By R. W. Shakespeare
British Leyland has run into more labour troubles. Yesterday several car assembly lines were at a standstill with about 10,000 workers idle through strikes and lay-offs and more car production and jobs are threatened. At Cowley, Oxford, where Marina production was resumed only this week after a standstill that cost £10m worth of production and made 6.400 workers idle, all of the car lines were halted yesterday and more than 7,000 workers had to be sent home.
The new trouble was caused when 150 forklift truck drivers walked out in protest against the suspension of lay-off pay during the recent dispute on the Marina assembly lines. Their action halted output of Marinas, Maxis and 1300 cars. Under agreement made with the unions lay-off pay guarantees are suspended when a stoppage results from a dispute within the plant. The standstill at Longbridge has alreadv cost £5m worth of Mini production.
About 2,500 workers have been laid off for more than a week. Now production of other models at Longbridge, including the Allegro range, together with car production at some other British Leyland centres is at risk and thousands more workers could be facing lay-offs before the Easter holidays begin tomorrow night.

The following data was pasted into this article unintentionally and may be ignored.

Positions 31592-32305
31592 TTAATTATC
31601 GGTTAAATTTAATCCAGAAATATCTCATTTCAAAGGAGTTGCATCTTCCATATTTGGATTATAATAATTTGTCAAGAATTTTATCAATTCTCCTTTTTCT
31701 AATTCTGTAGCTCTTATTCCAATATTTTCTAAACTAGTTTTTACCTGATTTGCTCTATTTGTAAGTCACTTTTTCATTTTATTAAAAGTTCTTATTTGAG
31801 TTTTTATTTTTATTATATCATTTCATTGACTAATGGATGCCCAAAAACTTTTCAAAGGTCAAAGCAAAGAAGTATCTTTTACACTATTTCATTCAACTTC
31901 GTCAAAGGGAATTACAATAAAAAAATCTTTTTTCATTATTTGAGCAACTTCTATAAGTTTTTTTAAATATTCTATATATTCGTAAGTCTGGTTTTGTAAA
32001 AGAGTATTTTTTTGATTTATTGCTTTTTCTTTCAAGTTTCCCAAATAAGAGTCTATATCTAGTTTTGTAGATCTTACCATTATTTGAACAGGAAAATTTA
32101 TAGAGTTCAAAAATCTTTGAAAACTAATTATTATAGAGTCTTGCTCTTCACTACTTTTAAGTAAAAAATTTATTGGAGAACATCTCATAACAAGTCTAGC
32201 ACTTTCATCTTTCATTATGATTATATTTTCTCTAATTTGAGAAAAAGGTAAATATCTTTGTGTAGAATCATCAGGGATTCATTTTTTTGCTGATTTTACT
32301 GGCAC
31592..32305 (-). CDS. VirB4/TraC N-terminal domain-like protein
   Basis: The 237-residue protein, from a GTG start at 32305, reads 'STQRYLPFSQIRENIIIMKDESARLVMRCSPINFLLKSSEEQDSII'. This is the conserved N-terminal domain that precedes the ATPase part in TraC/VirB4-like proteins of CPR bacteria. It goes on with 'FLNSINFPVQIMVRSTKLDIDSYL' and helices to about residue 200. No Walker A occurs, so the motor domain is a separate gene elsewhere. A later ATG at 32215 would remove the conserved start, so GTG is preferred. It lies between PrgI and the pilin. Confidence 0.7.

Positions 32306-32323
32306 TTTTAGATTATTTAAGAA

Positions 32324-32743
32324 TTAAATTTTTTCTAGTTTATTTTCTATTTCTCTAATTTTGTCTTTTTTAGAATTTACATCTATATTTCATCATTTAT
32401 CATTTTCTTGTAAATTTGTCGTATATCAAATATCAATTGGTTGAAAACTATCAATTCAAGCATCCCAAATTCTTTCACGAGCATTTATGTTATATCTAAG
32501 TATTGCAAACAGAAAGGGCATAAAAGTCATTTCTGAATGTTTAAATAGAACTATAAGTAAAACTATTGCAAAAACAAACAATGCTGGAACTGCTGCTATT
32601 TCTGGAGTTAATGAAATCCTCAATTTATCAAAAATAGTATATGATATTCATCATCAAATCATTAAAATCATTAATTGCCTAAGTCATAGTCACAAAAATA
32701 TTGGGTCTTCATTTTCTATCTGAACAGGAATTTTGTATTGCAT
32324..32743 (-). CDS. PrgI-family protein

The disruption at Longbridge results from a dispute at the British Leyland owned SU Carburettors factory at Birmingham where a strike by 380 workers and the lay off of 460 others stopped production for the whole of last week. Although the majority of the strikers returned to work on Monday pending fresh talks on a pay claim a group of seven electricians has refused to call off their stopppge. After a meeting yesterday they again refused to return to work. In addition to carrying out essential maintenance work these electricians are responsible for starting up many of the production processes and without them most of the labour force cannot work.
A British Leyland spokesman said yesterday: “The position is extremely serious and stocks of carburettors for other models are running out.”